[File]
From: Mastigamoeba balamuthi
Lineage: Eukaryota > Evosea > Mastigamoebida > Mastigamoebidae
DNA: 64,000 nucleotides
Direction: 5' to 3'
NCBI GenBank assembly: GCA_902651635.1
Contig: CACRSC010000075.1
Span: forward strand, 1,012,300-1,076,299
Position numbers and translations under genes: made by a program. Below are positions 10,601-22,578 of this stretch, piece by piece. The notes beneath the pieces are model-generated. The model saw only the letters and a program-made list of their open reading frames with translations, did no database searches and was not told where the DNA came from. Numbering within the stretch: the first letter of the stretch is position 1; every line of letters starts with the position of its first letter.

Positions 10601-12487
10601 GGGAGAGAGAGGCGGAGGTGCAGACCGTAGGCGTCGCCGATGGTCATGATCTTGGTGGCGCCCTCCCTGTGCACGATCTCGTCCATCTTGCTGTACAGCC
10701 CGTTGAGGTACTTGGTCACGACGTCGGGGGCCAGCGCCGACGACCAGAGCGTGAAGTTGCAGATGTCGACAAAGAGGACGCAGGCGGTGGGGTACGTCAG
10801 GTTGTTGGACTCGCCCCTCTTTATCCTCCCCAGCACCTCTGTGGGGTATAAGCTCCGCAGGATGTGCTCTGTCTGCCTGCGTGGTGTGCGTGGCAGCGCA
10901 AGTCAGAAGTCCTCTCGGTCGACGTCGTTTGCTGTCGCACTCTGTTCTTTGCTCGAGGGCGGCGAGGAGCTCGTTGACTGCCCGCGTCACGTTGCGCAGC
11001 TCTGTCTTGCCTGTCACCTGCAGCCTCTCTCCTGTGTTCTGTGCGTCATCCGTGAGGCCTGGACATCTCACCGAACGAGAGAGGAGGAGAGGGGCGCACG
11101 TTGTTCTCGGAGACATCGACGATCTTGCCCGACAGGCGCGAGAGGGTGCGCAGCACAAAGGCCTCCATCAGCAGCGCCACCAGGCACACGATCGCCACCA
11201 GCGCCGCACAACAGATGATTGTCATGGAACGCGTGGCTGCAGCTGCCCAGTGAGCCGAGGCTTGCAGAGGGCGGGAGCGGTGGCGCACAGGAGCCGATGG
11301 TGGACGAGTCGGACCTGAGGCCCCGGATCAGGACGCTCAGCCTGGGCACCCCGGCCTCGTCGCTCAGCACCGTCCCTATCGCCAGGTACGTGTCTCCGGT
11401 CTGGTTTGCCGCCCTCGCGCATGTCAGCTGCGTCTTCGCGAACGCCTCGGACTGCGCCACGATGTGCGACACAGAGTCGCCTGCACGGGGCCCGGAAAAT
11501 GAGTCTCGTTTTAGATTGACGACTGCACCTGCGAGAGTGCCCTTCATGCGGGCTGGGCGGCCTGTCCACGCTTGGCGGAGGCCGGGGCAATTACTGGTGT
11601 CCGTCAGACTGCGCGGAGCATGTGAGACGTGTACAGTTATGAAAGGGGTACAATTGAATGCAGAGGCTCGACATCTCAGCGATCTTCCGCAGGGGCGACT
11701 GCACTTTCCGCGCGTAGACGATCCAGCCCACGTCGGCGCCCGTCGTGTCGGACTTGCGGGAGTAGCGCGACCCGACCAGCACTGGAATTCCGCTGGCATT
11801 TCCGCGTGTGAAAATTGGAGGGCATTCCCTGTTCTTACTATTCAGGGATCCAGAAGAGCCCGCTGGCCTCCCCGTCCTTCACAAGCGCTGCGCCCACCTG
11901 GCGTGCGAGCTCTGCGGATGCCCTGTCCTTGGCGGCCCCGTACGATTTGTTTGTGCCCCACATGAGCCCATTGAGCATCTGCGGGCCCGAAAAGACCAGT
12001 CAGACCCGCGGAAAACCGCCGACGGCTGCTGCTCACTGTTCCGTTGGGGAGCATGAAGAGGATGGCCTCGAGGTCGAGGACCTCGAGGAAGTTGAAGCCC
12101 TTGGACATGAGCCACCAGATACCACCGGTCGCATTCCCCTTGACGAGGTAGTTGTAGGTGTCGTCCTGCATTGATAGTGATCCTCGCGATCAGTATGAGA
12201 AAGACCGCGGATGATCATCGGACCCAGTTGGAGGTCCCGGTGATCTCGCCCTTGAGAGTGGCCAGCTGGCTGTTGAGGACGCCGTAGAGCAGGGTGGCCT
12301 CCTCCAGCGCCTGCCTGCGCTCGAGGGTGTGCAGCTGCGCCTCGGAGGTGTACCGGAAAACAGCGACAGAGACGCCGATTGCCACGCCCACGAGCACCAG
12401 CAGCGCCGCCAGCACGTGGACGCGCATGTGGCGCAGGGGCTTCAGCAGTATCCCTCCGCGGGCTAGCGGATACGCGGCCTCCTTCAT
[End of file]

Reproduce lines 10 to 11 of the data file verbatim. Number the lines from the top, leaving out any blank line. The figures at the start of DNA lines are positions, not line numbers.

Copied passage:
10601 GGGAGAGAGAGGCGGAGGTGCAGACCGTAGGCGTCGCCGATGGTCATGATCTTGGTGGCGCCCTCCCTGTGCACGATCTCGTCCATCTTGCTGTACAGCC
10701 CGTTGAGGTACTTGGTCACGACGTCGGGGGCCAGCGCCGACGACCAGAGCGTGAAGTTGCAGATGTCGACAAAGAGGACGCAGGCGGTGGGGTACGTCAG